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December 8, 2008

 

Comparison of Multiple Sclerosis Guidelines Underscores Need for Collaboration

By: Michael G. Trisolini, PhD, MBA

Multiple sclerosis (MS) is a chronic, degenerative neurological disease that causes inflammation and lesions in the brain, spinal cord, and optic nerves, although the specific regions affected vary widely among patients (1, 2, 3). Prevalence estimates in the U.S. range from 250,000 to 350,000 patients, with about 1 in 1,000 people affected (1, 2). MS usually becomes symptomatic when people are in their late twenties, and two-thirds of patients are women.

MS shortens life expectancy only slightly, but it causes both acute and chronic disability for most patients and often severely affects functioning and quality of life (QOL). These effects vary widely across patients. About 50% of patients reach the following disability milestones: loss of employment (10 years after diagnosis), need for assistive walking devices (15 years), and inability to walk (25 years) (4). Additional impacts can include loss of arm function, loss of cognitive function, fatigue, weakness, pain, tremor, vision problems, urinary dysfunction, bowel dysfunction, muscle spasticity, swallowing disorders, sexual dysfunction, depression, anxiety, and others (1, 2, 3). The heterogeneity of MS poses a challenge for development of clinical guidelines because very different types of clinical interventions may be needed for different patients.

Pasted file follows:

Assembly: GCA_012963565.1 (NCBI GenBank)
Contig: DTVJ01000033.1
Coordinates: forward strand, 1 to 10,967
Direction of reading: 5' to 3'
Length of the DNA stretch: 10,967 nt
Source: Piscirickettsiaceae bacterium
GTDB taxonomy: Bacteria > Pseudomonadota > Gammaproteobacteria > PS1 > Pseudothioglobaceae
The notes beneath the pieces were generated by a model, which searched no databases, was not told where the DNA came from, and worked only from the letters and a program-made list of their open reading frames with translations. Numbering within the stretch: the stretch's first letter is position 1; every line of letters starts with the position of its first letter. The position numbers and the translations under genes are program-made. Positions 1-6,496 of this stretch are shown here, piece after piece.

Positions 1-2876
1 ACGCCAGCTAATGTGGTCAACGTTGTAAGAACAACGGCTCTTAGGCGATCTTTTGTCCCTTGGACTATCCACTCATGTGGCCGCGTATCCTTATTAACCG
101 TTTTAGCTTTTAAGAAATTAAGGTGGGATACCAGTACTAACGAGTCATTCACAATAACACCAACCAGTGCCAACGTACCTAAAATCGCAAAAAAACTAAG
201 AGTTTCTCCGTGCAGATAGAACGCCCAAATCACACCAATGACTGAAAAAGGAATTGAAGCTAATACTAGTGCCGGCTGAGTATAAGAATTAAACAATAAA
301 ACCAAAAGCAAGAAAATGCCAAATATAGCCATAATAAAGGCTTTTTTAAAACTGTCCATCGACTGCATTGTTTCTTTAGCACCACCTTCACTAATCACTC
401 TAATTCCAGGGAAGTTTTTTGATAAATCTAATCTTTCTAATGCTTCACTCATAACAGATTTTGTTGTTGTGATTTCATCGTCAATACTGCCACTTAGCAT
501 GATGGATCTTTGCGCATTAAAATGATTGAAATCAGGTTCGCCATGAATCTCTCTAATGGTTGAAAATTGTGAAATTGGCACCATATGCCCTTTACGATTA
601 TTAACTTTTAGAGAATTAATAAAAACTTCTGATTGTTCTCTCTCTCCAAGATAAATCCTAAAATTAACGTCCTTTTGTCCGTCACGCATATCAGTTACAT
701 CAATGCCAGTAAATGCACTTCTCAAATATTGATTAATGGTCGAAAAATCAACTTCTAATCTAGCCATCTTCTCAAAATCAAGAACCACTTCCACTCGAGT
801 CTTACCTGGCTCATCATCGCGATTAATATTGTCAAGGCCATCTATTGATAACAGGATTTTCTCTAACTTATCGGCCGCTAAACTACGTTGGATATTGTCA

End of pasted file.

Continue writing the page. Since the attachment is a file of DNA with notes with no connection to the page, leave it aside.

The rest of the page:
Neurologists have defined four main types or courses of MS (1, 2, 3). They are directly pertinent for clinical guidelines because therapies effective for one course are often not effective for others.

  • Relapsing-remitting (RRMS) – About 85% of patients begin with this course, which is characterized by episodic exacerbations or "relapses" that include symptoms and signs developing over several days, stabilizing, and then improving within weeks. Disability progression is minimal. About 15% of patients overall are not severely affected for more than 20 years and are classified as having benign MS. About 70% have secondary progression of disability over time and move to the second type.
  • Secondary progressive (SPMS) – This stage is characterized by less recovery from relapses, gradual worsening between relapses, and steadily increasing neurological deficits.